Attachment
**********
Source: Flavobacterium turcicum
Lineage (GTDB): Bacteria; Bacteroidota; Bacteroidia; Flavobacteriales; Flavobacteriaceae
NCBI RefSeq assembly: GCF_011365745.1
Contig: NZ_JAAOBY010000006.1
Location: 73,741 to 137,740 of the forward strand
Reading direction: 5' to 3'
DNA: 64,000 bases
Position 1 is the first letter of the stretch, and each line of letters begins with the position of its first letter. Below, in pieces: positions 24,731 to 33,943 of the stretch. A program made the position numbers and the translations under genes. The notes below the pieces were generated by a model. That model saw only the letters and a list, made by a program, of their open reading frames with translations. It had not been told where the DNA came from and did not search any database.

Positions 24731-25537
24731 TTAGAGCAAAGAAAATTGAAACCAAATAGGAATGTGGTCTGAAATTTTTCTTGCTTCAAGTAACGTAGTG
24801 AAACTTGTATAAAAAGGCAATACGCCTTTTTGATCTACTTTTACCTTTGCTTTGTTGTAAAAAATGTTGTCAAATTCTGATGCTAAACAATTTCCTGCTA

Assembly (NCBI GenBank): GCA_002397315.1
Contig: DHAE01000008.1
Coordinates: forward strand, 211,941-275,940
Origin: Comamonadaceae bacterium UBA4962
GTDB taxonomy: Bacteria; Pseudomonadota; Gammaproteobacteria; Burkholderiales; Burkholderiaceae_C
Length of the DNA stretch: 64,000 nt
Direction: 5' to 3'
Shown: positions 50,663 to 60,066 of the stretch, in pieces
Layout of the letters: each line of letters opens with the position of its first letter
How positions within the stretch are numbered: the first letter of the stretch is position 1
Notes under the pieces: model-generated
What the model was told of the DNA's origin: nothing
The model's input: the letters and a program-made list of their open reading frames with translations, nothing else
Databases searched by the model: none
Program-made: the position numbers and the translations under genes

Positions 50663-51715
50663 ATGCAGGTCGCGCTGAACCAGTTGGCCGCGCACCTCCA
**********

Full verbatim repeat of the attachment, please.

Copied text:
Source: Flavobacterium turcicum
Lineage (GTDB): Bacteria; Bacteroidota; Bacteroidia; Flavobacteriales; Flavobacteriaceae
NCBI RefSeq assembly: GCF_011365745.1
Contig: NZ_JAAOBY010000006.1
Location: 73,741 to 137,740 of the forward strand
Reading direction: 5' to 3'
DNA: 64,000 bases
Position 1 is the first letter of the stretch, and each line of letters begins with the position of its first letter. Below, in pieces: positions 24,731 to 33,943 of the stretch. A program made the position numbers and the translations under genes. The notes below the pieces were generated by a model. That model saw only the letters and a list, made by a program, of their open reading frames with translations. It had not been told where the DNA came from and did not search any database.

Positions 24731-25537
24731 TTAGAGCAAAGAAAATTGAAACCAAATAGGAATGTGGTCTGAAATTTTTCTTGCTTCAAGTAACGTAGTG
24801 AAACTTGTATAAAAAGGCAATACGCCTTTTTGATCTACTTTTACCTTTGCTTTGTTGTAAAAAATGTTGTCAAATTCTGATGCTAAACAATTTCCTGCTA

Assembly (NCBI GenBank): GCA_002397315.1
Contig: DHAE01000008.1
Coordinates: forward strand, 211,941-275,940
Origin: Comamonadaceae bacterium UBA4962
GTDB taxonomy: Bacteria; Pseudomonadota; Gammaproteobacteria; Burkholderiales; Burkholderiaceae_C
Length of the DNA stretch: 64,000 nt
Direction: 5' to 3'
Shown: positions 50,663 to 60,066 of the stretch, in pieces
Layout of the letters: each line of letters opens with the position of its first letter
How positions within the stretch are numbered: the first letter of the stretch is position 1
Notes under the pieces: model-generated
What the model was told of the DNA's origin: nothing
The model's input: the letters and a program-made list of their open reading frames with translations, nothing else
Databases searched by the model: none
Program-made: the position numbers and the translations under genes

Positions 50663-51715
50663 ATGCAGGTCGCGCTGAACCAGTTGGCCGCGCACCTCCA